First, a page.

Cannabis referendum: Helen Clark part of 60-strong group kicking off 'yes' vote campaign

Former Prime Minister Helen Clark is hitting the streets on Monday to front a campaign in support of a 'yes' vote in the upcoming cannabis referendum.

As part of a nationwide poster and billboard campaign called 'We Do', 60 Kiwi advocates are expressing their support for the Cannabis Legalisation and Control Bill.

We Do campaign spokesperson Russell Brown says the campaigners want to show the public it's "okay to vote 'yes'".

"There has been so much misinformation around the referendum that we felt it would be useful to show people that folks like them have looked at the arguments and are voting for a more sensible and humane law around cannabis."

The campaign includes recognisable names such as Clark, former Auckland City Mission CEO Dame Diane Robertson and tech entrepreneur Ray Noonan. But it also shows less familiar faces such as "mums, dads, young and old" expressing their support.

"I think it's important to emphasise that this isn't about whether you use cannabis or not," Brown said.

"Scott, a middle-aged father, doesn't use cannabis, but he came to us because he knows that if his teenagers do, their first contact will be with a delivery service run by a gang affiliate.

"On the other hand, there's Paul, a sober alcoholic who has been 12 years without a drink but gets by with a little cannabis in the evenings. Everyone turned out to have a different personal reason."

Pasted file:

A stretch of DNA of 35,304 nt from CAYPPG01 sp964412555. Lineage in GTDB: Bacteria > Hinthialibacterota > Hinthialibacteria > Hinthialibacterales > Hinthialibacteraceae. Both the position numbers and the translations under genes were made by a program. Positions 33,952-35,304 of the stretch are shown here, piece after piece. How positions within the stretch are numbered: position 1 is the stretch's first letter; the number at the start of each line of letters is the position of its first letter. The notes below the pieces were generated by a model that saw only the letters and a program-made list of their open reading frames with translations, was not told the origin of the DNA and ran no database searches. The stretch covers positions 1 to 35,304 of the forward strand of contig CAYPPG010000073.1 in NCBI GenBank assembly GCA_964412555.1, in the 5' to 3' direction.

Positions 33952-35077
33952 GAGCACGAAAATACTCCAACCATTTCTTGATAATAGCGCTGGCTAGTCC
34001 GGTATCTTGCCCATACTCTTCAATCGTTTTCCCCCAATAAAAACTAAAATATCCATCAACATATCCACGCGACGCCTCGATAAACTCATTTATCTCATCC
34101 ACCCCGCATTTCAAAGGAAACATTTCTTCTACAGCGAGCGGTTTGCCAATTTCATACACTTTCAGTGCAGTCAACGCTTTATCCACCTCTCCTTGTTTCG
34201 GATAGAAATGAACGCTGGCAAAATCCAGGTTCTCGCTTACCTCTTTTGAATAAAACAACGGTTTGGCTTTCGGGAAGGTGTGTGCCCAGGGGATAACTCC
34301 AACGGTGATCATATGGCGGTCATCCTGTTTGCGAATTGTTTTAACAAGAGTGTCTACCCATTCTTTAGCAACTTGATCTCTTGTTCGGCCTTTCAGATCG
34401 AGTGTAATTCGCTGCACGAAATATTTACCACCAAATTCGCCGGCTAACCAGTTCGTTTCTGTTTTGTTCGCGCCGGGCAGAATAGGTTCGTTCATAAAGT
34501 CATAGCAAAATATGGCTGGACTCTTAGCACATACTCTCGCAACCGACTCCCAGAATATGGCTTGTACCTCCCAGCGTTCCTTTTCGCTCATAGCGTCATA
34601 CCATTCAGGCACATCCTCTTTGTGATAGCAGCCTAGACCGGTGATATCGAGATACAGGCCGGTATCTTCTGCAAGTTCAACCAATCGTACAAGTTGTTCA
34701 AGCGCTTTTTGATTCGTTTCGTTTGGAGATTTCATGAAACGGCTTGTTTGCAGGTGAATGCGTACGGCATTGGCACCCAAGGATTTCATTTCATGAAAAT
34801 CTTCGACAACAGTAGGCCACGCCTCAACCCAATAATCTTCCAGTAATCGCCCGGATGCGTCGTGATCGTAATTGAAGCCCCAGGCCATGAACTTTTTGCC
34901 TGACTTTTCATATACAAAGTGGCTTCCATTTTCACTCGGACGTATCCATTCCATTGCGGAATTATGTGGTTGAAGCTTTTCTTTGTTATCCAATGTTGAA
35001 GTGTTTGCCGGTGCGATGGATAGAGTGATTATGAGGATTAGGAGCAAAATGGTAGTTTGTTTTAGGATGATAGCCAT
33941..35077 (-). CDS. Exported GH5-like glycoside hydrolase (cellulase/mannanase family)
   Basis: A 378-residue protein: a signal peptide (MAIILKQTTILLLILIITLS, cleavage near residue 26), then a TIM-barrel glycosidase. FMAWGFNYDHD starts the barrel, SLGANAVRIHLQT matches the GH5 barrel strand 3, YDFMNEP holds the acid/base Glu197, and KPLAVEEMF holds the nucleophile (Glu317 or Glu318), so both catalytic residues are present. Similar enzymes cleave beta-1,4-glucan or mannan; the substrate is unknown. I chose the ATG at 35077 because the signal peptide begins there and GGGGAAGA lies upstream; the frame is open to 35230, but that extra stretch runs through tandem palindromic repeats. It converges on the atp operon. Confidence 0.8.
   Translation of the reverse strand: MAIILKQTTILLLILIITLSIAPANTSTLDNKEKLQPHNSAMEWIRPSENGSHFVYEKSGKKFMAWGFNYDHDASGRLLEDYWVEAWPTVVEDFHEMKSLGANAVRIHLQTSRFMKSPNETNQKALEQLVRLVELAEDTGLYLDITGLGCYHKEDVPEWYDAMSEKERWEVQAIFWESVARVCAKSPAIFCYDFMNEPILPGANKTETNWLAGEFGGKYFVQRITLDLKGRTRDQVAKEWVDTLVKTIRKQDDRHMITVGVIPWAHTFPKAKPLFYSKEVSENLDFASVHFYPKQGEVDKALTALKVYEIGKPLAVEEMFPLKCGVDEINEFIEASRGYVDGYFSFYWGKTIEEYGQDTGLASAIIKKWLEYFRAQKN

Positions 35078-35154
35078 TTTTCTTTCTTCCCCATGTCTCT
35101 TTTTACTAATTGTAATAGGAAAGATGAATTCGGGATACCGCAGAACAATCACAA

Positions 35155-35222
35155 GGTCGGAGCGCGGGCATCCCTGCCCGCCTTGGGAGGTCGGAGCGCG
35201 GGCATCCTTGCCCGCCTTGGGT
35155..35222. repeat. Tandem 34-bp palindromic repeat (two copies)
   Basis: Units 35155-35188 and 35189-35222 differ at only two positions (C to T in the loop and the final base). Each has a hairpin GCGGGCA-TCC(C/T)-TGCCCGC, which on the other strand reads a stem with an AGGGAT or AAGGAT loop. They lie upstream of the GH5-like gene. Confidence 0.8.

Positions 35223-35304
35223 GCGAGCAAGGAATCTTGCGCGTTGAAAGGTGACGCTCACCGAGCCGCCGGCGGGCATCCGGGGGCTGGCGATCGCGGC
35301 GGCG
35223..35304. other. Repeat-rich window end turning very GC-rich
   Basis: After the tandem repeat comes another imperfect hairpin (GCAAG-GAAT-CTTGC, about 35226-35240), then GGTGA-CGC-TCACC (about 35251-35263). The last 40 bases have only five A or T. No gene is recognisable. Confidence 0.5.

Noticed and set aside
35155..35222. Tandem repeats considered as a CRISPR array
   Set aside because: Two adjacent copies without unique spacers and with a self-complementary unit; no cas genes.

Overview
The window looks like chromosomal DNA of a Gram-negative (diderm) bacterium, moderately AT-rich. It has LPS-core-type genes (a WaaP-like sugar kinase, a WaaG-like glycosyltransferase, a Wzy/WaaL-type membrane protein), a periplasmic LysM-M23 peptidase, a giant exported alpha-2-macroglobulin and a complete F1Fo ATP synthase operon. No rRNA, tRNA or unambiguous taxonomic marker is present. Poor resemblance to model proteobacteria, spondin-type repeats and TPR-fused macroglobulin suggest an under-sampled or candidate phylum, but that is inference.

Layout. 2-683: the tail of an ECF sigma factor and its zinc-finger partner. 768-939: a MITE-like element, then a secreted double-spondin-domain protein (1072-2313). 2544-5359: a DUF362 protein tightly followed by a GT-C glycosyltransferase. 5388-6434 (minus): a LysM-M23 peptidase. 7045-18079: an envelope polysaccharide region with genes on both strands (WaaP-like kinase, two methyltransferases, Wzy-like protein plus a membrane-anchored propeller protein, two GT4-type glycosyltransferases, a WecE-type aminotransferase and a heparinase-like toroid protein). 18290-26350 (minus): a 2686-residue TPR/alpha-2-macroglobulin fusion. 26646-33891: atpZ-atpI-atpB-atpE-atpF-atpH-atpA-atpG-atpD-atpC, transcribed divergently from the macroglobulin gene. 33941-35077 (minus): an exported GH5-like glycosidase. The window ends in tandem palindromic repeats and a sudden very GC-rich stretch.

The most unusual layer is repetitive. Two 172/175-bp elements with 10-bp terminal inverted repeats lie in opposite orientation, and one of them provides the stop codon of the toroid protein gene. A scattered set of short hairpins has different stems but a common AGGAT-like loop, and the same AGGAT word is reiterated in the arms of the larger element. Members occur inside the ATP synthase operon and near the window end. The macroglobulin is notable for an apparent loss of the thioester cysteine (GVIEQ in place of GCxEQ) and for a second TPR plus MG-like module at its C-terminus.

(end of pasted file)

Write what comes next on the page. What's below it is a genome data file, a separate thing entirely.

Dame Diane said she has seen the harm criminalising the use of cannabis has had.

"During the HIV and AIDS epidemic I saw people using cannabis for pain relief being prosecuted," she said.

"Legalising will put clear boundaries about how and where it can be used, enable misuse to become a health issue and provide the opportunity for more accessible medical use and the development of more health products."

Noonan, who is the CEO of Cogent, said the cannabis referendum is the chance for change.

"The criminalising of such a large number of New Zealanders and the severe impact that this has on their lives is appalling. I believe that this is the biggest opportunity for change since homosexual law reform in the 80s."

The proposed bill outlines a way for a future government to control and regulate cannabis, covering how Kiwis can produce, supply or consume marijuana. Its main purpose is to reduce cannabis-related harm to individuals, families, whānau and communities.

The bill intends to restrict young people's access to cannabis, eliminate the illegal supply of cannabis and ensure only New Zealanders aged 20 and over are able to possess or consume the drug in limited circumstances. It would also control the production and supply of cannabis, including controlling the potency and contents of licensed cannabis and cannabis products.

While this referendum is non-binding, the incumbent Government is expected to legalise recreational use of cannabis if reelected and the vote passes. National has said it may shelve the bill if the select committee advises against passing it.

Earlier this month, a poll commissioned by medicinal cannabis company Helius Therapeutics and conducted by Horizon Research found the referendum race is neck-and-neck, with 49.5 percent for and 49.5 percent against the proposed bill.

In March, a Research New Zealand poll found 43 percent were in favour of legalising cannabis and 33 percent opposed it -  yet by August, support for the law change had slid to 39 percent, while opposition to its legalisation has surged to 46 percent.